THANK GOD for the Philadelphia Film Society!

On Monday, it officially announced the acquisition of the historic Prince Music Theater, on Chestnut Street near Broad.

The beloved theater had been shuttered since October, when the theatrical organization that occupied the building - the American Music Theater Festival - failed to find new leadership after its board chairman died.

Prince reps tell me that the beleaguered theater had been in a constant state of bankruptcy but was being floated by its board chairman. The local branch of that organization eventually dissolved. But with help from the Wyncote Foundation, which supports arts and culture in Philadelphia, the Prince lives on.

"The thought that such an important building could possibly become just another retail location would have been devastating to both the film and arts communities in Philadelphia, which drove us to find a solution," said film society executive director Andrew Greenblatt.

Plus, it has sentimental value to me. Years ago, it was the first place I saw Tigre Hill's "The Shame of a City" on the big screen. (Thanks to him and probably Sharon Pinkenson for the reporter comp.)

Johnny Doc keynotes Irish reception

Mover-and-shaker labor leader

John Dougherty

, a/k/a "Johnny Doc," will be standing in the same place that Vice President

Joe Biden

stood last year when he gives his keynote address to the Greater Pittston Friendly Sons of St. Patrick banquet, in Luzerne County, next week.

Biden delivered the principal speech last year. This year, it's Doc's turn at the 101st annual banquet, which recognizes individuals who champion Irish causes.

"I am fond of telling people that the best way to never forget where you come from is to never leave," Dougherty said.

"I never left the Irish-American neighborhood in South Philly in which I was born and raised. Likewise, I've never forgotten my Irish roots."

The banquet is St. Patrick's Day, March 17, at 5:30 p.m. at The Woodlands Inn and Resort (1073 Highway 315, Wilkes-Barre).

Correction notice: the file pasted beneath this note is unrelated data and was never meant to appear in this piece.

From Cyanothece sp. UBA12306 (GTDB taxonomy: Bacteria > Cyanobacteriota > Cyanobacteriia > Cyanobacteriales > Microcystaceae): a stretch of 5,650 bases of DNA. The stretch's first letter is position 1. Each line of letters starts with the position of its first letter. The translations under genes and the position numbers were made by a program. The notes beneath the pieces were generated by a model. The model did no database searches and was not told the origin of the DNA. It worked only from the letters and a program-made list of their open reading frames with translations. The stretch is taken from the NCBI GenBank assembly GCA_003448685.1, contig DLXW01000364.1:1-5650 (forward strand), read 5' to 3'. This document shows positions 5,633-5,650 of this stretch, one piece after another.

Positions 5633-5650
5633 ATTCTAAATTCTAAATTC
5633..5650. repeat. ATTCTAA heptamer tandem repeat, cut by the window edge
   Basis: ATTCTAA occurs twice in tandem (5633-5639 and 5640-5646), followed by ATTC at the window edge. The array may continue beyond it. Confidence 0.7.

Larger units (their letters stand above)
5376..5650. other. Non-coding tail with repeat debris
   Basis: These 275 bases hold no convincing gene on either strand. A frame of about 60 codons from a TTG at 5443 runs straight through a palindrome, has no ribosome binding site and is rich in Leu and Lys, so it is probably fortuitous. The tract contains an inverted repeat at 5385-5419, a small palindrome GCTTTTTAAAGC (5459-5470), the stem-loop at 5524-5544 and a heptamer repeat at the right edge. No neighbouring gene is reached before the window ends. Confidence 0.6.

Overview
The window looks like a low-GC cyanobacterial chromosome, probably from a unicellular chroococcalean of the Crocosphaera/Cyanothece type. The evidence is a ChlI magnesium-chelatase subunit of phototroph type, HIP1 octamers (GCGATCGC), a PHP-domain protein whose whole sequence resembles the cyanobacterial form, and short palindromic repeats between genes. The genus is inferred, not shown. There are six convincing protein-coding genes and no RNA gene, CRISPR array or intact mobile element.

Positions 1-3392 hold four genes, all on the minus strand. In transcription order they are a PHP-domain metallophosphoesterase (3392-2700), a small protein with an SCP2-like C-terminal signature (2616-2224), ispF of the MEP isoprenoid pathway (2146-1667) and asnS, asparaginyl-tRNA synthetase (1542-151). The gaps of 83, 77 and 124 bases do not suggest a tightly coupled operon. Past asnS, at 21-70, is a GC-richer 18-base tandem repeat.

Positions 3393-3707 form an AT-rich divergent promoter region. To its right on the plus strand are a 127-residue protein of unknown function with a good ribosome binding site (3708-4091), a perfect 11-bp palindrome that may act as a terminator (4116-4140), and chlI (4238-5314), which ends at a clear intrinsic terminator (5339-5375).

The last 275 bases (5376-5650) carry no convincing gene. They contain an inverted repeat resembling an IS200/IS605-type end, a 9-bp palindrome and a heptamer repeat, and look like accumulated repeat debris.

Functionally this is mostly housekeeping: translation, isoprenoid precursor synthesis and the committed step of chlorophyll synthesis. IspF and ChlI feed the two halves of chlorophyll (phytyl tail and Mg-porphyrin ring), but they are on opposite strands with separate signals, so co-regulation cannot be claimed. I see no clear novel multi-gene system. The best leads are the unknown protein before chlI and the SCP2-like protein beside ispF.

Guy with Philly ties in 'American Crime'

One of the stars of ABC's "American Crime" has a strong Philly connection. Elvis Nolasco, who plays Carter Nix on the show, studied acting in Philadelphia. The show premiered Thursday.

Although he originally hails from New York, Nolasco studied at Community College of Philadelphia, and has performed at the Freedom Theatre (1346 N. Broad St.), Arden Theatre (40 N. 2nd St.), Walnut Street Theatre (825 Walnut St.) and with the Philadelphia Young Playwrights, according to his bio.

He's also guest-starred in "NYPD Blue," "Law & Order SVU" and "Third Watch."

But here's my favorite part: The actor was in a film made by one of my favorite moviemakers of all time - Spike Lee, in "Clockers," alongside Mekhi Phifer and Delroy Lindo.

People Paper people

Former Daily News TV critic David M. Friedman will be speaking at the Rosenbach Museum (2008 Delancey Place) at 6 tonight to tout his new book, Wilde in America: Oscar Wilde and the Invention of Modern Celebrity.

The book chronicles Wilde's tour of America and explains how he made himself the first celebrity, according to Friedman.

Also, DN theater writer Chuck Darrow can be spotted playing bass with his band, Nasty Habits, which is opening for Southside Johnny & the Asbury Jukes on Saturday night at the Scottish Rite Auditorium (315 White Horse Pike, Collingswood, N.J.).

Email: dehuffj@phillynews.com

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